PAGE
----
How driving innovation has led to big savings on the Formula 1 circuit for broadcaster Sky

Formula 1 is one of the highest profile, most glamorous, and almost certainly the most technologically advanced sports. It’s also one of the most challenging live television productions to pull off, especially when you consider the amount of equipment that has to be shipped, installed, rigged and packed away again at each circuit for a full HD broadcast. Factor in that this needs to be done for 21 separate race weekends over nine months at locations as diverse and far-flung as Monaco, Montreal and Malaysia, and the sheer scale of the undertaking becomes clear.

For the 2015 season, Sky Sports, the main Formula 1™ broadcast rights holder in the UK commissioned specialist systems integrator Gearhouse Broadcast to design a revolutionary lightweight portable ‘flyaway’ production unit. They wanted something that could be easily transported to all of the races, with as much as possible of the required equipment pre-installed so it was quick to set up and break down on site. Flexibility and being robust enough to survive the rigours of being shipped around the world over a multi-year period were key. The broadcaster was looking to provide a familiar and comfortable home for its crew to ensure consistency in its output no matter the location. The aim was to create something that would deliver more for less, enhancing the overall quality of the TV production throughout each race weekend for Sky Sports’ viewers while also reducing the growing operational costs.

A new race strategy

Gearhouse Broadcast worked closely with the Sky Sports operations team to create OBPod. It’s a flyaway consisting of six interconnecting pods, all built on the standard air freight PMC rectangular pallet footprint to simplify the associated logistics. Each pod housed a different element of the production workflow, so there was a production gallery, an audio pod, an edit pod, an EVS pod for instant replays and a master control room where much of the broadcast infrastructure was installed.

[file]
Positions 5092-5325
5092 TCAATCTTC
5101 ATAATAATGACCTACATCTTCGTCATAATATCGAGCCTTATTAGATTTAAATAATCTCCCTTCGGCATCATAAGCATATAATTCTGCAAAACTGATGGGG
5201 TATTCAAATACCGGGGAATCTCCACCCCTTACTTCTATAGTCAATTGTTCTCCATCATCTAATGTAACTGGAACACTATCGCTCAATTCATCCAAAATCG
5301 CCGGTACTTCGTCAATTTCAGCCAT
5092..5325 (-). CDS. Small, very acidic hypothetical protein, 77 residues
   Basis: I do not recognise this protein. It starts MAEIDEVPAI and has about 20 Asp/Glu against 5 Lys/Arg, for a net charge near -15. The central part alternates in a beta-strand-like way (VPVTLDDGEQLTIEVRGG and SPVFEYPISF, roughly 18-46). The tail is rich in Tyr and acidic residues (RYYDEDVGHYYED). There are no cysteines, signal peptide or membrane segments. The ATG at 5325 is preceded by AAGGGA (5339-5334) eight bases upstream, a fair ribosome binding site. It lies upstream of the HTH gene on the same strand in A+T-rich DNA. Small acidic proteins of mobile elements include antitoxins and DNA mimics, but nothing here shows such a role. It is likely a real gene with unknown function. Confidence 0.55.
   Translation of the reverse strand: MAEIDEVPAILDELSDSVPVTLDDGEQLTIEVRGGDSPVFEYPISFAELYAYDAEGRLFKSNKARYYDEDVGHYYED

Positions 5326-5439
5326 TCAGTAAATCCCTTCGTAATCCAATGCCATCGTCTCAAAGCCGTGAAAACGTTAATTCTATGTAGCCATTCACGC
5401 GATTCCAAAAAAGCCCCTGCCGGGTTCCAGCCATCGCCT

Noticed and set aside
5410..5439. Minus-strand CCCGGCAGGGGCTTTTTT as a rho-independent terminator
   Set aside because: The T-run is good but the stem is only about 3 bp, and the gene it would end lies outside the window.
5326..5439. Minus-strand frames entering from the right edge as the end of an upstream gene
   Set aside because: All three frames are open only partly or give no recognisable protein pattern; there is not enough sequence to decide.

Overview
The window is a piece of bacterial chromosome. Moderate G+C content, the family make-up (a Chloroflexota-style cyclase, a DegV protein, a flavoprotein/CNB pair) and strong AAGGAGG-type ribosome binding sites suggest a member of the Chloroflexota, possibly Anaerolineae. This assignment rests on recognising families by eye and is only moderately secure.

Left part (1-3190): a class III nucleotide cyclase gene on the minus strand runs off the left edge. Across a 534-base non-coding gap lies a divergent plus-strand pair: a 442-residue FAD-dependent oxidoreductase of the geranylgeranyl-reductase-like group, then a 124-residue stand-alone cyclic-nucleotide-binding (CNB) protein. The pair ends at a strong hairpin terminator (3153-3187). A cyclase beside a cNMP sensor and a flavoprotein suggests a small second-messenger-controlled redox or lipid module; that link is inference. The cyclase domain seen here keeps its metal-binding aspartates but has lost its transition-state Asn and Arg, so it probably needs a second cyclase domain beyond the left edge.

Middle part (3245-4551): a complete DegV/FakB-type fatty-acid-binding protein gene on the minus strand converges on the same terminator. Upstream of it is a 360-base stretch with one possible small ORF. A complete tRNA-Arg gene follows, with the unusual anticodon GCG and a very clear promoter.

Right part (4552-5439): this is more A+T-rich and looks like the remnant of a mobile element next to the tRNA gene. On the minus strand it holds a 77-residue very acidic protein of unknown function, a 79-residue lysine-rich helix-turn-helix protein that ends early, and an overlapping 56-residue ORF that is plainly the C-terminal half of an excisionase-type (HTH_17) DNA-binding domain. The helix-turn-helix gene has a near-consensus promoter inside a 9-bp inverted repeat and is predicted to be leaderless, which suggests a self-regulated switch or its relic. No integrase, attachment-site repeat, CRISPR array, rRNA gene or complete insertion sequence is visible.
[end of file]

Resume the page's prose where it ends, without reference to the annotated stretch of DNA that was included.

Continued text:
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To give the crew as comfortable a working environment as possible, renowned coachbuilder A Smith Great Bentley was called in to design pods with expandable sides for a larger overall footprint once they were in position within a circuit’s TV compound.

Everything inside of OBPod including equipment and furniture was scrutinised to make sure it could deliver the highest production values and withstand the international shipping while remaining as lightweight as possible.

After a successful first season using OBPod, Sky felt that there was potential for it to go even further. They wanted it streamlining so that the live productions of each race from sister broadcasters Sky Italia and Sky Deutschland could also be incorporated into the same set up. By doing this, the broadcasters could make additional savings in the amount of infrastructure and equipment required at each race. It also meant they could leave all of the technology requirements and management to a specialist partner like Gearhouse and focus purely on the creative aspect of production.

Pre-season upgrades

Once the 2015 Championship was over and the drivers and teams headed off on for a well-earned break, OBPod was returned to Gearhouse’s headquarters in Watford, UK and the team worked around the clock on a complete overhaul. The challenge was how to fit two new production infrastructures, workflows, teams, cultures and ways of doing things into what was already a tight space.